Postmetaphysical thinking or refusal of thought? Max Horkheimer's materialism as philosophical stance
David Bourget (Western Ontario)
David Chalmers (ANU, NYU)
Rafael De Clercq
Jack Alan Reynolds
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International Journal of Philosophical Studies 16 (5):695 – 718 (2008)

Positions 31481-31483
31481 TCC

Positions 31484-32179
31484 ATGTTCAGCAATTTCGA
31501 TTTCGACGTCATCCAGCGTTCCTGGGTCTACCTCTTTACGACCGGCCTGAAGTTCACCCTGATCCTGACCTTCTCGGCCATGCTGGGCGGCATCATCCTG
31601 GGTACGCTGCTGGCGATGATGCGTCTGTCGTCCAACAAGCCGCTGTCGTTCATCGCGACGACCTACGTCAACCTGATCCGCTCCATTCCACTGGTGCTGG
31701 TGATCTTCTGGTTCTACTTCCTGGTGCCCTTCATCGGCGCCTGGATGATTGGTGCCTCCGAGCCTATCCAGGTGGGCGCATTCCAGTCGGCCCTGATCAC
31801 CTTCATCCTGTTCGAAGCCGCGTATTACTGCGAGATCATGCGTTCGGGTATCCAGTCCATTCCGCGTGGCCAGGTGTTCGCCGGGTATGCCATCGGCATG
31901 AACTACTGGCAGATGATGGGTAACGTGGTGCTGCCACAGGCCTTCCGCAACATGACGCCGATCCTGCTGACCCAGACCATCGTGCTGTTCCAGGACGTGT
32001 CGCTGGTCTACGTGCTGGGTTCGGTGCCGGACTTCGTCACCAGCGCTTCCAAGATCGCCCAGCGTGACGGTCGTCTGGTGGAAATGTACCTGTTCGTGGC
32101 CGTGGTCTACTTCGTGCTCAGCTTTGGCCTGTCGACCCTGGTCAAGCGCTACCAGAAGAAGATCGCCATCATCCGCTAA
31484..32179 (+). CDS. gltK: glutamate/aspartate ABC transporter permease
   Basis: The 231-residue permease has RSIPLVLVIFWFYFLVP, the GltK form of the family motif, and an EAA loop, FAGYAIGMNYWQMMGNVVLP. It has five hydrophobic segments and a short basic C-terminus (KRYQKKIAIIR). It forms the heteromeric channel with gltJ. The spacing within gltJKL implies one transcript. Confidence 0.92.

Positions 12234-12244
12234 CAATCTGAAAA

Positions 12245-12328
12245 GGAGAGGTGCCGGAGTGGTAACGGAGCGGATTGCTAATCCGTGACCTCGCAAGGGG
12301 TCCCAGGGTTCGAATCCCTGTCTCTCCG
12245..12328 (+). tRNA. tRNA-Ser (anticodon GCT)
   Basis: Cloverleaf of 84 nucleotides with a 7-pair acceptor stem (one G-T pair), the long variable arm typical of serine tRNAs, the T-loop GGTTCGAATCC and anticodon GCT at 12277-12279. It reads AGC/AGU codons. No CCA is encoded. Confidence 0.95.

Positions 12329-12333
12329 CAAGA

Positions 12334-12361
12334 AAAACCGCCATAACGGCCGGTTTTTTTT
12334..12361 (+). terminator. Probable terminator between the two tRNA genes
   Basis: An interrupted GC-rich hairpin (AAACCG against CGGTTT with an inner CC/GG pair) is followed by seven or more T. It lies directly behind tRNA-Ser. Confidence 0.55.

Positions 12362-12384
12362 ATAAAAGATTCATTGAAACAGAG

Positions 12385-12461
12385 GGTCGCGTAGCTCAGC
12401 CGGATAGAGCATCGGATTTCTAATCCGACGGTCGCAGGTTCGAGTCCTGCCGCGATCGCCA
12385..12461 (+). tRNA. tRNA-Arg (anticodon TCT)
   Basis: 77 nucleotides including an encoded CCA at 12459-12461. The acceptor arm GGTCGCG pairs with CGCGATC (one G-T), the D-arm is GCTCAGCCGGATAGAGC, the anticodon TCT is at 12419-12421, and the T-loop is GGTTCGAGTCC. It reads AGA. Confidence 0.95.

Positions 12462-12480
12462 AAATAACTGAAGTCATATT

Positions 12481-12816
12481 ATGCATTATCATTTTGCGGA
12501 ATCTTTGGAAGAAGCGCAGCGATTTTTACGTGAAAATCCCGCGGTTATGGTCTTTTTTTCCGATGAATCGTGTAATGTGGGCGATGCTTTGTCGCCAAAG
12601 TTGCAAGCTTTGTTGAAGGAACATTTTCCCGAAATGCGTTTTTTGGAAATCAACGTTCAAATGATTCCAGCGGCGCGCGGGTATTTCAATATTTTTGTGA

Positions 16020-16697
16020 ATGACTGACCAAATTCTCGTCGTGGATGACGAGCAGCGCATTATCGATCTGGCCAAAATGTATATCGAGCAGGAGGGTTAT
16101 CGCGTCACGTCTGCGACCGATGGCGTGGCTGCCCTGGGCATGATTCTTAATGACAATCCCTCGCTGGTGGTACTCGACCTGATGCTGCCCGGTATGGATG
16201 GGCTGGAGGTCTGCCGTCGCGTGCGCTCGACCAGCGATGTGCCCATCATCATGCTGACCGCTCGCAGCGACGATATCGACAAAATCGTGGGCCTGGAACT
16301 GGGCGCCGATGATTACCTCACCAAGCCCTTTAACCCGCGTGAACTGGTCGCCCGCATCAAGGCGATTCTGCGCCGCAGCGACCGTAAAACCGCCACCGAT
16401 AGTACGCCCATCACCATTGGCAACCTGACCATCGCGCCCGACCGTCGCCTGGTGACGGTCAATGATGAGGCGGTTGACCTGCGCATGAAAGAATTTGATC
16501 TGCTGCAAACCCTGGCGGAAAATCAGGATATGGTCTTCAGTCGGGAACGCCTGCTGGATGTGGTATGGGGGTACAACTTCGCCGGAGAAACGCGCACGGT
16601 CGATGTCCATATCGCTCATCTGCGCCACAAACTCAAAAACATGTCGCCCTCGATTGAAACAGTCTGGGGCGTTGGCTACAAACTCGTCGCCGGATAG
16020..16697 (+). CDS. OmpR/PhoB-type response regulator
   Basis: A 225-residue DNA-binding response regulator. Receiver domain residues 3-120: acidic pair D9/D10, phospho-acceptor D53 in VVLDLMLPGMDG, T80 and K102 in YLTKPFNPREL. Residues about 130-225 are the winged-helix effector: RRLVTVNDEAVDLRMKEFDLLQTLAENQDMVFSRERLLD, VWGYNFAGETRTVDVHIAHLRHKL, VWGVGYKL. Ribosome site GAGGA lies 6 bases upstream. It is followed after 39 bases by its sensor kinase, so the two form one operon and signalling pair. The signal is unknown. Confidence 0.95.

Frankfurt School critical theory has long opposed metaphysical philosophy because it ignores suffering and injustice. In the face of such criticism, proponents of metaphysics (for example Dieter Henrich) have accused critical theory of not fully investigating the questions is raises for itself, and falling into partial metaphysical positions, despite itself. If one focuses on Max Horkheimer's early essays, such an accusation seems quite fitting. There he vociferously attacks metaphysics, but he also develops a theory that pushes toward metaphysical questions. His work can thus seem laden with unpacked metaphysical baggage, and fraught with contradiction. The aim of this paper is to show that Horkheimer's critique of metaphysics makes sense and is not contradicted by a surreptitious metaphysics. To show this, Horkheimer's views will be compared with Bas van Fraassen's in The Empirical Stance . Ultimately, the paper should show that Horkheimer's early philosophy can be reconstructed in such a way that it employs a 'materialist stance'.
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